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Header image: North Saigon, Vietnam during the Tet Offensive, 1968.


[1] Deputy Secretary of Defense Bob Work, “The Third U.S. Offset Strategy and its Implications for Partners and Allies,” Willard Hotel, Washington, D.C., January 28, 2015, https://www.defense.gov/News/Speeches/Speech-View/Article/606641/the-third-us-offset-strategy-and-its-implications-for-partners-and-allies.

[2] John J. Hamre to CSIS Board of Trustees, Advisers, and Friends, 1949, February 1, 2017, CSIS Memorandum, Number 440, https://gallery.mailchimp.com/833ec271d60c6750d9c3baaac/files/07df81af-3c03-4cdd-aa64-8652f92d988d/CWIR_440_1949.pdf.

[3] CBS News, “History offers needed perspective on today's ‘dangerous’ times, David McCullough says,” April 16, 2017, http://www.cbsnews.com/news/david-mccullough-history-dangerous-times/.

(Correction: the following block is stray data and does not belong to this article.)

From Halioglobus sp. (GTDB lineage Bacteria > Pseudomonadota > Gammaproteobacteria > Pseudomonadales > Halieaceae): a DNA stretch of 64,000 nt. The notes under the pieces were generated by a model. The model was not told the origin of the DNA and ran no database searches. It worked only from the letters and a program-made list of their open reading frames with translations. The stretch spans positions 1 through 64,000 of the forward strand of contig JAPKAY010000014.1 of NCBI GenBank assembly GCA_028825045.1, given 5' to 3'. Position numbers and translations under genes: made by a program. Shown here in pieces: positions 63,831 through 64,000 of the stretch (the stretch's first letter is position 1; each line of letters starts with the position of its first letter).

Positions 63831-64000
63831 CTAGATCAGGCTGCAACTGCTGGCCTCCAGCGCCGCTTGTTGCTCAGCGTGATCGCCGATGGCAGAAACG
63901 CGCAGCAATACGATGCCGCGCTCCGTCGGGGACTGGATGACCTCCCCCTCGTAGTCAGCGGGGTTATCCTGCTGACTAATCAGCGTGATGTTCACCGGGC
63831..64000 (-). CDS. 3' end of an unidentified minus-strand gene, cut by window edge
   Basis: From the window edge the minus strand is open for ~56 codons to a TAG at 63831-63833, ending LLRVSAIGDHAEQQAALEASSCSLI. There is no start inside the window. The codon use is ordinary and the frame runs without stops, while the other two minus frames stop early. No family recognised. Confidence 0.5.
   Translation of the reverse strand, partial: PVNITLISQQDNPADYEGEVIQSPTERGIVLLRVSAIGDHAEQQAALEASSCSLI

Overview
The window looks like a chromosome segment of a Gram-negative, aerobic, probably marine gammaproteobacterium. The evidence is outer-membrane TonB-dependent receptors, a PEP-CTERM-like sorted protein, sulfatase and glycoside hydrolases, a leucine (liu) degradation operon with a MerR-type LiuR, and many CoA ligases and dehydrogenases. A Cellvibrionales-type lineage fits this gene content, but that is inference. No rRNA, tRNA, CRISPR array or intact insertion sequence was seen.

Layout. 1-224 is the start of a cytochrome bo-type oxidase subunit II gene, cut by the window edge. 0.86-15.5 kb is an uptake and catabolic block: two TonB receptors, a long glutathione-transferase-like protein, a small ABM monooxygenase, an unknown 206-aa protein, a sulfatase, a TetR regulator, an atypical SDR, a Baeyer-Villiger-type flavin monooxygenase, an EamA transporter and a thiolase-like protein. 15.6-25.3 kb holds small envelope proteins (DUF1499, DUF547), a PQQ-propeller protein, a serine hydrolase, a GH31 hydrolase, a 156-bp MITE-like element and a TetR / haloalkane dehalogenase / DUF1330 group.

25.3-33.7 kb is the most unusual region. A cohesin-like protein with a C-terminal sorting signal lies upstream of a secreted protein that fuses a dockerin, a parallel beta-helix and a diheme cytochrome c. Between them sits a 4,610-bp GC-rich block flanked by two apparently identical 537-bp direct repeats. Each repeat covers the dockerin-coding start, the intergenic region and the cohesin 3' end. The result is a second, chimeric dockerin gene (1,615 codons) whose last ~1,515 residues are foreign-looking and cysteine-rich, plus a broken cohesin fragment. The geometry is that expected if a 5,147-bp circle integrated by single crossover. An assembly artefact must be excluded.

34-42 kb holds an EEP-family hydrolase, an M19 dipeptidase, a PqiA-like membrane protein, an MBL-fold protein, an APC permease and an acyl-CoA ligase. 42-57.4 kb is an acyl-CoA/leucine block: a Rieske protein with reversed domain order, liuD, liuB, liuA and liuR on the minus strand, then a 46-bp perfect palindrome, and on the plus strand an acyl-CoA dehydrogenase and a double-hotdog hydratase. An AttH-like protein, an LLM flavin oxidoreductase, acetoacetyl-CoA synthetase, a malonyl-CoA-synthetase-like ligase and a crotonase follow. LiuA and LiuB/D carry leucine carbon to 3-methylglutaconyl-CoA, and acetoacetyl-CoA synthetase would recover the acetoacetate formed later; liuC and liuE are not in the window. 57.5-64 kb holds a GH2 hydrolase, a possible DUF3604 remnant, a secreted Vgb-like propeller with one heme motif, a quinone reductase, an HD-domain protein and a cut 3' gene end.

[4] David Rothkopf, Zbig: The Strategy and Statecraft of Zbigniew Brzezinski, edited by Charles Gati (Baltimore: Johns Hopkins University Press, 2013), 65.

[5] Hal Brands. Making the Unipolar Moment: U.S. Foreign Policy and the Rise of the Post-Cold War Order. Ithaca: Cornell University Press, 2016.

[6] Hal Brands, Strategic Studies Institute, U.S. Army War College. The Promise and Pitfalls of Grand Strategy (Enlarged Edition), July 2013. 41.

[7] John Lewis Gaddis, Strategies of Containment: A Critical Appraisal of American National Security Policy during the Cold War (New York: Oxford University Press, 2005), 318-319.

[8] Daniel Patrick Moynihan, “The Soviet Economy: Boy, Were We Wrong!” Washington Post, July 11, 1990, A19. https://www.washingtonpost.com/archive/opinions/1990/07/11/the-soviet-economy-boy-were-we-wrong/b51847ea-094c-4632-af4d c6ec64890abb/?utm_term=.b31450aac5ad.

[9] Odd Arne Westad, “Moscow and the Angolan Crisis, 1974-1976: A New Pattern of Intervention,” Cold War International History Project Bulletin 8-9, Winter 1996/97, 21.

[10] Gaddis, 319.

[11] Gaddis, 321.

[12] Vikram Mansharaman, “Column: Is the military’s unpredictable budget leading to a readiness crisis?” PBS Newshour, November 4, 2016, http://www.pbs.org/newshour/making-sense/column-militarys-unpredictable-budget-leading-readiness-crisis/.

[13] Henry Kissinger, speech, “The Moral Foundations of Foreign Policy,” August 4, 1975.